IEA report backs state efforts on clean energy start-ups


The International Energy Agency has issued a new report that looks at the unique value that governments can bring to clean technology innovations against the backdrop of a global energy crisis. 

A new IEA report on How Governments Support Clean Energy Start-Ups, welcomes the diverse approaches taken in countries around the world to helping new innovations get off the ground.

Green investment is one of the fastest growing financial sectors on Earth right now but there is a crucial role for government in putting the right support in place for innovators to have the impact the world needs them to have. This is especially important now as the world faces an energy crisis and post-Covid economic recovery sees carbon rise back to record levels.

The new report welcomes the success the public sector has helped to generate when supporting start-ups get new clean energy technologies to market. It also notes this has risen sharply since the Paris Agreement was signed in 2015.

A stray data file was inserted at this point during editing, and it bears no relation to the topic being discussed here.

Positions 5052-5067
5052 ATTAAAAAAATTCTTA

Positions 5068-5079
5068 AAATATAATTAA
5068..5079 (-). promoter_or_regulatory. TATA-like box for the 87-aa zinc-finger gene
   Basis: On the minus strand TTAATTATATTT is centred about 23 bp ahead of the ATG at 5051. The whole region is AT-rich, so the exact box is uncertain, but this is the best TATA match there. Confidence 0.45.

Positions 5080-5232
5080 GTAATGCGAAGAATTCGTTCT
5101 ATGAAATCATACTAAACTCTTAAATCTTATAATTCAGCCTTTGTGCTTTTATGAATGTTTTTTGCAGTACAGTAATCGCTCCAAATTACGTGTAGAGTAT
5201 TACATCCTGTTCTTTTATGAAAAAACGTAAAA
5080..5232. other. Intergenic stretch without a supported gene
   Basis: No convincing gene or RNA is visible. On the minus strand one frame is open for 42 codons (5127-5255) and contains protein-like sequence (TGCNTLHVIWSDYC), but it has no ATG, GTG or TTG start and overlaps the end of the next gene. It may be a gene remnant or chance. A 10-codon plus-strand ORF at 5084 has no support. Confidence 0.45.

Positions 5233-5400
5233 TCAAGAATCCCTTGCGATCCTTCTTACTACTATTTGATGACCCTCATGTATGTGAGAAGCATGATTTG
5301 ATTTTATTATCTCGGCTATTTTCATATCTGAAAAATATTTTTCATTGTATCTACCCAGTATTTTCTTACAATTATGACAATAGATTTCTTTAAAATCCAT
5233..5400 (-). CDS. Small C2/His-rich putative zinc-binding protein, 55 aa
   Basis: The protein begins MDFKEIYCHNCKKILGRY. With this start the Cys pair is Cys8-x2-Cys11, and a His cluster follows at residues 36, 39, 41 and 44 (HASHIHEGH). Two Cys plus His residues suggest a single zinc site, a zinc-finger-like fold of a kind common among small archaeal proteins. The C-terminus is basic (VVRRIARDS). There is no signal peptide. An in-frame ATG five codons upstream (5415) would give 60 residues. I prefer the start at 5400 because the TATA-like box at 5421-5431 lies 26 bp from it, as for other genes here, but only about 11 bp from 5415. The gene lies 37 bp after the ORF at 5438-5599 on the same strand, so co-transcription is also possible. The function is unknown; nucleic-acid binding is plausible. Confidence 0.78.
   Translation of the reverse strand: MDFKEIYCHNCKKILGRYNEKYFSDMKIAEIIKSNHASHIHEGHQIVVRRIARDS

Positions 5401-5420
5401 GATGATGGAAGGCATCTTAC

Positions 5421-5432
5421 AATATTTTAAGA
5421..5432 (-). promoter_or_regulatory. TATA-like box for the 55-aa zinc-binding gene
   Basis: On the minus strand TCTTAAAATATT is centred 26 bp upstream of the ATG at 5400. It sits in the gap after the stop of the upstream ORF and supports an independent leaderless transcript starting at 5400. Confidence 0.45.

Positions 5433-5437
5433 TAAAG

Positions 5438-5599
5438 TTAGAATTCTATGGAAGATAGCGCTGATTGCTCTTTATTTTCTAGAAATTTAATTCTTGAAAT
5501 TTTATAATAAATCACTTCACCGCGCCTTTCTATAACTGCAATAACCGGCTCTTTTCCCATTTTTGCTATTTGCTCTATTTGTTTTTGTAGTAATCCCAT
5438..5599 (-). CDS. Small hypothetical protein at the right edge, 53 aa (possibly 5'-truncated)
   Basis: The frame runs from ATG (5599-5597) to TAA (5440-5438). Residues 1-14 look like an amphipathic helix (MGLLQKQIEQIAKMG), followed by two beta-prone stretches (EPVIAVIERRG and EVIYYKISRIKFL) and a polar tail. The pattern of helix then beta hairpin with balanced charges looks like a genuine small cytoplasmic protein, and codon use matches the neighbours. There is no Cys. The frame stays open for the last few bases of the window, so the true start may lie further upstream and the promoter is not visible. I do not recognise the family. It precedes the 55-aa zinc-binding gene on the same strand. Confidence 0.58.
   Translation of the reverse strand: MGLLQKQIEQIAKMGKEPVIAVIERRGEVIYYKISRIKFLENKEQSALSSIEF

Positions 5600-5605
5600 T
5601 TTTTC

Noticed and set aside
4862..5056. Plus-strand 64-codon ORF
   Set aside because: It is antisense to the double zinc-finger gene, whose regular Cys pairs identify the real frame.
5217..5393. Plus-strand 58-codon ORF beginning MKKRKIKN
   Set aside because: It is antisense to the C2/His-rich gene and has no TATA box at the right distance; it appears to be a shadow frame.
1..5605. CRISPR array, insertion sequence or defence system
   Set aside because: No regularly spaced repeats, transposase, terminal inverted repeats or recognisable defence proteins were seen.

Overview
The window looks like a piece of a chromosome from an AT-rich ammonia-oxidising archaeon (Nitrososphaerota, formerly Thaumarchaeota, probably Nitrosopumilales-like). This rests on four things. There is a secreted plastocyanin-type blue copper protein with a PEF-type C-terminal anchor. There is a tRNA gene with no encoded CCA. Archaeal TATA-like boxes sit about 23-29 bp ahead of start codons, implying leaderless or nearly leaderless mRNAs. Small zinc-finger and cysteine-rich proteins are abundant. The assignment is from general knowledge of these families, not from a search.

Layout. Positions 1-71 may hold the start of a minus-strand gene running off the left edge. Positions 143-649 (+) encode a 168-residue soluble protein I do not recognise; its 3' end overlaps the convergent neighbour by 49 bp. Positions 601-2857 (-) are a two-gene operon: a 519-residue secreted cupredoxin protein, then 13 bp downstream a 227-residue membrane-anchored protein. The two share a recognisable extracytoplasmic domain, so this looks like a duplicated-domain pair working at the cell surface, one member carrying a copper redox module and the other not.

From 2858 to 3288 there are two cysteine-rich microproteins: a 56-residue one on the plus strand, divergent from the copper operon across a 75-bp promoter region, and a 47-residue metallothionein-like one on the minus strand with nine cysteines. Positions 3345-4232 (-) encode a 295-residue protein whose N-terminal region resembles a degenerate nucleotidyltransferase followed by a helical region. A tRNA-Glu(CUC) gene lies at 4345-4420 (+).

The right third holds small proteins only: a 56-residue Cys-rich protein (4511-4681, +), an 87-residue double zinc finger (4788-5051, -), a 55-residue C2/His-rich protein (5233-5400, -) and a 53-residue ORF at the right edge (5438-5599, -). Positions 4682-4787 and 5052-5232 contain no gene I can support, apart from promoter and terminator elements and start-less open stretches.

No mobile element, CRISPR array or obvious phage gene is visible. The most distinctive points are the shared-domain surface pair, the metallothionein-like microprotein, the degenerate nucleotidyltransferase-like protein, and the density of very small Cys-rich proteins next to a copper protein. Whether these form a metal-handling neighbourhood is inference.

Drawing on 14 detailed country case studies and 23 in-depth interviews, the new IEA analysis highlights the ways in which governments have stepped in. This includes providing access to patient providers of capital and world-class laboratories, mentoring and peer-to-peer networking, and targeting technologies or groups that can face additional obstacles to break through, including female entrepreneurs.

The examples in the new report come from a wide range of countries, including Chile, India, Morocco, Germany, Norway, Sweden and the United Kingdom. The report also looks at the impact of economic recovery measures that include green aspects, like the Japan Green Innovation Fund, the US Infrastructure Investment and Jobs Act.  

Infrastructure represents a major opportunity for green technology and it is vital to ensuring innovation is properly facilitated. From floating solar panels on hydropower lakes, to the addition of microgenerators to water treatment plants, projects around the world are making a difference. But that impact must speed up. 

The IEA has also reported that 2021 saw the fastest ever rise in CO2 emissions in absolute terms. They increased by 6% to 36.3 billion tonnes, largely because of a significant increase in coal-burning for electricity generation.